J Mov Disord.  2016 Sep;9(3):136-143. 10.14802/jmd.16029.

Applications of CRISPR/Cas9 for Gene Editing in Hereditary Movement Disorders

Affiliations
  • 1Department of Neurology, Neuroscience Research Center, Seoul National University Hospital, Seoul, Korea. kimmanho@snu.ac.kr
  • 2Protein Metabolism Medical Research Center, Seoul National University College of Medicine, Seoul, Korea.

Abstract

Gene therapy is a potential therapeutic strategy for treating hereditary movement disorders, including hereditary ataxia, dystonia, Huntington's disease, and Parkinson's disease. Genome editing is a type of genetic engineering in which DNA is inserted, deleted or replaced in the genome using modified nucleases. Recently, clustered regularly interspaced short palindromic repeat/CRISPR associated protein 9 (CRISPR/Cas9) has been used as an essential tool in biotechnology. Cas9 is an RNA-guided DNA endonuclease enzyme that was originally associated with the adaptive immune system of Streptococcus pyogenes and is now being utilized as a genome editing tool to induce double strand breaks in DNA. CRISPR/Cas9 has advantages in terms of clinical applicability over other genome editing technologies such as zinc-finger nucleases and transcription activator-like effector nucleases because of easy in vivo delivery. Here, we review and discuss the applicability of CRISPR/Cas9 to preclinical studies or gene therapy in hereditary movement disorders.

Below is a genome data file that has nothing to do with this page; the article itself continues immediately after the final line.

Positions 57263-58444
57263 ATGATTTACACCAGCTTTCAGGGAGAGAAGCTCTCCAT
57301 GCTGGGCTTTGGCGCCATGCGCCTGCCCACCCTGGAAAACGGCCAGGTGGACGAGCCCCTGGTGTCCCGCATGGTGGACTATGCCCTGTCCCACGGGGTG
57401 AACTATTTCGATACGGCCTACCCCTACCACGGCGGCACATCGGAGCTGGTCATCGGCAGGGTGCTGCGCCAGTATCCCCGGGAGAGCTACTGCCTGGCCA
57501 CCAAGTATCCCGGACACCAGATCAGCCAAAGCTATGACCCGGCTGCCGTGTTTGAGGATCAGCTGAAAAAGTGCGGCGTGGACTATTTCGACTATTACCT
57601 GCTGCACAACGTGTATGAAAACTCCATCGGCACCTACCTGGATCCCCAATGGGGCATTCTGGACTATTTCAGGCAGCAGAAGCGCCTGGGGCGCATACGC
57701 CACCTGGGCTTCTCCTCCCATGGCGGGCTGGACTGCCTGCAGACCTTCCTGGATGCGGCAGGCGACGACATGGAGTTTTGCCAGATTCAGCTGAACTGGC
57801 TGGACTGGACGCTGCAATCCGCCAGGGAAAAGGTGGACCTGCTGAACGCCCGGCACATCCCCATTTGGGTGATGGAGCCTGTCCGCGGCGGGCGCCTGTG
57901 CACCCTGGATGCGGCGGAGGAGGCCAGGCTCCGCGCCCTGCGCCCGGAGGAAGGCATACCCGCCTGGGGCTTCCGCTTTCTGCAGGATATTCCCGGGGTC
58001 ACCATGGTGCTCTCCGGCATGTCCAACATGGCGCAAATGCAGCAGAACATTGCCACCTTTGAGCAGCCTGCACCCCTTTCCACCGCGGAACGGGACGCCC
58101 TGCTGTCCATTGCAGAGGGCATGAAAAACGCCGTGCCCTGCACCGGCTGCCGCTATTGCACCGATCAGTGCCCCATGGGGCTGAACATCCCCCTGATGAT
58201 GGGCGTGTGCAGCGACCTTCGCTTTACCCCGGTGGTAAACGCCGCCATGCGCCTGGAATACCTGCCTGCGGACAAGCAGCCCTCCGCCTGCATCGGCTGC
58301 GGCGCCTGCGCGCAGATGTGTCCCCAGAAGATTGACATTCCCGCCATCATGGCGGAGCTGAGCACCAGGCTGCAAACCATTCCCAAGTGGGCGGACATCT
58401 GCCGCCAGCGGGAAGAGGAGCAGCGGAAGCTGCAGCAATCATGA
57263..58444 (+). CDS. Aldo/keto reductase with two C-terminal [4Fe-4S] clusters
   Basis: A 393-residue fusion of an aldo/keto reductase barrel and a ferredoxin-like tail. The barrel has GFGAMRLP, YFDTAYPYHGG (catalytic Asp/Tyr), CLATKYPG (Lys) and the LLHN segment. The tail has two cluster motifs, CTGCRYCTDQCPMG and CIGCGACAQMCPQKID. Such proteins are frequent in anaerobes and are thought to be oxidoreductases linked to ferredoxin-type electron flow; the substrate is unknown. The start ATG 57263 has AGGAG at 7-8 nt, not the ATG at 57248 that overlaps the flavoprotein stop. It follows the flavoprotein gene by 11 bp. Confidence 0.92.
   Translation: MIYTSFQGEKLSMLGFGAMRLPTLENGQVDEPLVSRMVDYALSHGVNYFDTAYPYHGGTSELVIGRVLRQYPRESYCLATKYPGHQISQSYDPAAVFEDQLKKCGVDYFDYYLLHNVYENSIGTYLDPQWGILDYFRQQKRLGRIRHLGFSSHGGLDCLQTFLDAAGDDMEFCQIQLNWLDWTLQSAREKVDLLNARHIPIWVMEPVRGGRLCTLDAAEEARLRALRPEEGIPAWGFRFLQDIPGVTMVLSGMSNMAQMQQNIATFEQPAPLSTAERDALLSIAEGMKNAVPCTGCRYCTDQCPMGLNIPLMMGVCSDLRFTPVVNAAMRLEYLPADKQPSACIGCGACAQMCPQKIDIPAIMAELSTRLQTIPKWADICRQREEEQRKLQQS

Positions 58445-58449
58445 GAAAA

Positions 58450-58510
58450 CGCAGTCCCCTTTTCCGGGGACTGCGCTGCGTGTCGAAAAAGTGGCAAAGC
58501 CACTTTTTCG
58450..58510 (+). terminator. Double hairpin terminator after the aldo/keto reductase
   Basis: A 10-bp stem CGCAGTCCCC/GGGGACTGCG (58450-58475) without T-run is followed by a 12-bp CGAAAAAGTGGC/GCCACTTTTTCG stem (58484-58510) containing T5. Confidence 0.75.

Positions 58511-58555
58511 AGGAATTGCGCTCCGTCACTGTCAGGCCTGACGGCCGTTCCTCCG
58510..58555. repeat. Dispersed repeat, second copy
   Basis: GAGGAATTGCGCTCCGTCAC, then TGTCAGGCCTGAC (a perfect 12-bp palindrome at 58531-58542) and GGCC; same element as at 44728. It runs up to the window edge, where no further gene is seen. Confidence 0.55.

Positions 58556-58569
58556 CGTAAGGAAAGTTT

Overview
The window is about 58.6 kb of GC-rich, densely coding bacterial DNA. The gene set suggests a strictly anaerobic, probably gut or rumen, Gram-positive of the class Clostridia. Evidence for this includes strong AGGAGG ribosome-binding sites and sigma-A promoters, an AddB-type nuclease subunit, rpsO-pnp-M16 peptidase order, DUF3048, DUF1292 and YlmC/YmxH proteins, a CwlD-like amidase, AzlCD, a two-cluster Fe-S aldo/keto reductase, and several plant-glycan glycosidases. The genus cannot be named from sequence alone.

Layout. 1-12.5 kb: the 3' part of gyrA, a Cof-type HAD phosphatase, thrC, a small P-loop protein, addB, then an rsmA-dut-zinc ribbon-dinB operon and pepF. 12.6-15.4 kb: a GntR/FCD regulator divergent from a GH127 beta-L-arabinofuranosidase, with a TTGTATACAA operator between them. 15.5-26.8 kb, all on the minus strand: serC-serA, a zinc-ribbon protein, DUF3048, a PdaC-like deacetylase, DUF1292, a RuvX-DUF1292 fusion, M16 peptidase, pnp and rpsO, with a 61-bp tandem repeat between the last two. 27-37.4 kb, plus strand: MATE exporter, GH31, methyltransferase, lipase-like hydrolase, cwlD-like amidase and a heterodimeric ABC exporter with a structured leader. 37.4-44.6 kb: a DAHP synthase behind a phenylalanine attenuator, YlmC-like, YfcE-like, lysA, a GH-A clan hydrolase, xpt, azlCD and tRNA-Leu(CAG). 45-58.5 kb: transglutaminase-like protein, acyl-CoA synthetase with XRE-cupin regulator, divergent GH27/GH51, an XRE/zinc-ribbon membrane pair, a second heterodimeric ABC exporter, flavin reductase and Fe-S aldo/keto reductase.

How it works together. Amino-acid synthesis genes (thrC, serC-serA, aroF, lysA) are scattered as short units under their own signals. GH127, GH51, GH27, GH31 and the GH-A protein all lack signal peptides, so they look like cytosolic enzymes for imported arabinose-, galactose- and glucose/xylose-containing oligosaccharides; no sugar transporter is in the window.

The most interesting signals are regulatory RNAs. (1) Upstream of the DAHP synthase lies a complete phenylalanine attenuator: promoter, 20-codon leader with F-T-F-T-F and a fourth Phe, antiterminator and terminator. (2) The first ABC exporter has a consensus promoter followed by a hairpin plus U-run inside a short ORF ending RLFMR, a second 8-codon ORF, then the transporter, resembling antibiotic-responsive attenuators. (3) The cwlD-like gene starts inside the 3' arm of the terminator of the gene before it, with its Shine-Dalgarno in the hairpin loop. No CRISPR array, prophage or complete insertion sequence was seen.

Keyword

CRISPR/Cas9; gene editing; gene therapy; hereditary movement disorders

MeSH Terms

Biotechnology
Deoxyribonuclease I
DNA
Dystonia
Genetic Engineering
Genetic Therapy
Genome
Huntington Disease
Immune System
Movement Disorders*
Parkinson Disease
Spinocerebellar Degenerations
Streptococcus pyogenes
DNA
Deoxyribonuclease I
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